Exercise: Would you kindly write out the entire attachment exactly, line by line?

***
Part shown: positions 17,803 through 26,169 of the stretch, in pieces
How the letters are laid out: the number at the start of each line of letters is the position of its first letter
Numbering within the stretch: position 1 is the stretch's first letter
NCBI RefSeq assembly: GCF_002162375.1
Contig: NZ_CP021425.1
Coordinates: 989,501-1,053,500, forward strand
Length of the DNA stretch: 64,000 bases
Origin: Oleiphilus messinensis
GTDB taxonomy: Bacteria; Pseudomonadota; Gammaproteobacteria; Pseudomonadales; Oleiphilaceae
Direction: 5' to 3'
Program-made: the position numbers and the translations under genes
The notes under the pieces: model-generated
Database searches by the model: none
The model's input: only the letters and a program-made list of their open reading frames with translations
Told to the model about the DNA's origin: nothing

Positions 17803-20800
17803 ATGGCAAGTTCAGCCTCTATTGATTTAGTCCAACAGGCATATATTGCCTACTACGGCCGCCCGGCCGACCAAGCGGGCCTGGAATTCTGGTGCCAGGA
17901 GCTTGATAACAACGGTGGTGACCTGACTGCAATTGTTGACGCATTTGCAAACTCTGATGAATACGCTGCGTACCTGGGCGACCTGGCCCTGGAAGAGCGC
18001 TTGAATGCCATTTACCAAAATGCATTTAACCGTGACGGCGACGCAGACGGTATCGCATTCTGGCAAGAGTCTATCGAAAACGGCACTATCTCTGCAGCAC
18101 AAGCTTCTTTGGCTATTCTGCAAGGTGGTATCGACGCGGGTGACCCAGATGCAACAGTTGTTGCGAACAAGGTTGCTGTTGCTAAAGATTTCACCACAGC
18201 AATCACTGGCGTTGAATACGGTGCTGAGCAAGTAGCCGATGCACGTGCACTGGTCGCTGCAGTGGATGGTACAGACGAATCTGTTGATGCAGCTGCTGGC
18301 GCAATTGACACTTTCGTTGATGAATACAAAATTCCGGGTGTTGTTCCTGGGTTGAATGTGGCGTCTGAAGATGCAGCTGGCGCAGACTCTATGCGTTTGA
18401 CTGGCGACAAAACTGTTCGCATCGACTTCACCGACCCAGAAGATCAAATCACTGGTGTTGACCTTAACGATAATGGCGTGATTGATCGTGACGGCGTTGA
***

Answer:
Part shown: positions 17,803 through 26,169 of the stretch, in pieces
How the letters are laid out: the number at the start of each line of letters is the position of its first letter
Numbering within the stretch: position 1 is the stretch's first letter
NCBI RefSeq assembly: GCF_002162375.1
Contig: NZ_CP021425.1
Coordinates: 989,501-1,053,500, forward strand
Length of the DNA stretch: 64,000 bases
Origin: Oleiphilus messinensis
GTDB taxonomy: Bacteria; Pseudomonadota; Gammaproteobacteria; Pseudomonadales; Oleiphilaceae
Direction: 5' to 3'
Program-made: the position numbers and the translations under genes
The notes under the pieces: model-generated
Database searches by the model: none
The model's input: only the letters and a program-made list of their open reading frames with translations
Told to the model about the DNA's origin: nothing

Positions 17803-20800
17803 ATGGCAAGTTCAGCCTCTATTGATTTAGTCCAACAGGCATATATTGCCTACTACGGCCGCCCGGCCGACCAAGCGGGCCTGGAATTCTGGTGCCAGGA
17901 GCTTGATAACAACGGTGGTGACCTGACTGCAATTGTTGACGCATTTGCAAACTCTGATGAATACGCTGCGTACCTGGGCGACCTGGCCCTGGAAGAGCGC
18001 TTGAATGCCATTTACCAAAATGCATTTAACCGTGACGGCGACGCAGACGGTATCGCATTCTGGCAAGAGTCTATCGAAAACGGCACTATCTCTGCAGCAC
18101 AAGCTTCTTTGGCTATTCTGCAAGGTGGTATCGACGCGGGTGACCCAGATGCAACAGTTGTTGCGAACAAGGTTGCTGTTGCTAAAGATTTCACCACAGC
18201 AATCACTGGCGTTGAATACGGTGCTGAGCAAGTAGCCGATGCACGTGCACTGGTCGCTGCAGTGGATGGTACAGACGAATCTGTTGATGCAGCTGCTGGC
18301 GCAATTGACACTTTCGTTGATGAATACAAAATTCCGGGTGTTGTTCCTGGGTTGAATGTGGCGTCTGAAGATGCAGCTGGCGCAGACTCTATGCGTTTGA
18401 CTGGCGACAAAACTGTTCGCATCGACTTCACCGACCCAGAAGATCAAATCACTGGTGTTGACCTTAACGATAATGGCGTGATTGATCGTGACGGCGTTGA